The European Community and Terrorism: From Principles to Concerted Action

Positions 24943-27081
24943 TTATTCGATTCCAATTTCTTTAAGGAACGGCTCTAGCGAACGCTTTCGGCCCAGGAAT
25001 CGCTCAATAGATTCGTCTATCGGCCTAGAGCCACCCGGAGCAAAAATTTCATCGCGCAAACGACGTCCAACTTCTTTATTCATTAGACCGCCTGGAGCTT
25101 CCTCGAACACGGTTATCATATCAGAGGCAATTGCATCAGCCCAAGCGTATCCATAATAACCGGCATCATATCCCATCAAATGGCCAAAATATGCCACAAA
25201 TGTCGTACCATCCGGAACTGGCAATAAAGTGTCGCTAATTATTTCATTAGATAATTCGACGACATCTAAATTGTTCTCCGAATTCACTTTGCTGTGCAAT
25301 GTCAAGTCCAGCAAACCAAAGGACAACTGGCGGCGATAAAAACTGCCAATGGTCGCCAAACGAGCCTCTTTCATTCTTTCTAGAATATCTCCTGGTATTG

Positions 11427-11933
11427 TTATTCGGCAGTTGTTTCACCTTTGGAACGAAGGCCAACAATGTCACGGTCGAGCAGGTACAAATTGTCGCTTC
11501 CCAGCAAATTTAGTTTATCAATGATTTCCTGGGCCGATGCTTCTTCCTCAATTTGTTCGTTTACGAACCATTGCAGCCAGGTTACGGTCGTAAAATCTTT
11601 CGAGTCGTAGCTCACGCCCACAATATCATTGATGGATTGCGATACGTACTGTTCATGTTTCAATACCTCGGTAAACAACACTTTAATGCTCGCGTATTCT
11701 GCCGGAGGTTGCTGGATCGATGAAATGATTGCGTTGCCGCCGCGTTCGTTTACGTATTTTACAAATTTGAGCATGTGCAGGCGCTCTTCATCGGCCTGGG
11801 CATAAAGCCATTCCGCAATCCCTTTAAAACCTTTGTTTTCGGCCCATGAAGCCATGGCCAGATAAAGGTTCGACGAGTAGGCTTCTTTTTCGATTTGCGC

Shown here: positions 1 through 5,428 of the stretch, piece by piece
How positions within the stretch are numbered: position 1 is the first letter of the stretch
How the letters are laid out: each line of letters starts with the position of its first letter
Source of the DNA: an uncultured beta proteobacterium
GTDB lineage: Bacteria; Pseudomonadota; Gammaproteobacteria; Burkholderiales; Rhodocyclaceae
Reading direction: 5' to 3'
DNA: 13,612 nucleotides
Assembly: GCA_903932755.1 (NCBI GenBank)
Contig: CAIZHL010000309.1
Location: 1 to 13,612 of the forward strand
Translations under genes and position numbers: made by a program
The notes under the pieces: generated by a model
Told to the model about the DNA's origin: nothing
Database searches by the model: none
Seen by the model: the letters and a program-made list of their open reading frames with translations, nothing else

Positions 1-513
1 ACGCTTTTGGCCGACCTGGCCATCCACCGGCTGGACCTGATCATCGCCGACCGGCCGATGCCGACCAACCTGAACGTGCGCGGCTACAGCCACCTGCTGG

In 1986 members of the European Community were to take unprecedented steps to augment their capacity to act in concert in the attempt to combat terrorism. The response to the Libyan terrorist incidents and more especially to the US retaliatory moves highlighted the complex problems involved in formulating and implementing concerted Community action on foreign and security issues. The Libyan debacle in 1986 was to end such wariness; the Community was to name publicly those states which its members broadly considered to be sponsors of terrorism. Important as the step to name states sponsoring terrorism was for the Community, this was to be but one element in an anti-terrorism package that embraced both punitive and defensive measures. The problem for the European Community lay in preserving in theory and practice its independence from the US on Middle East issues while broadly condoning tighter anti-terrorist measures.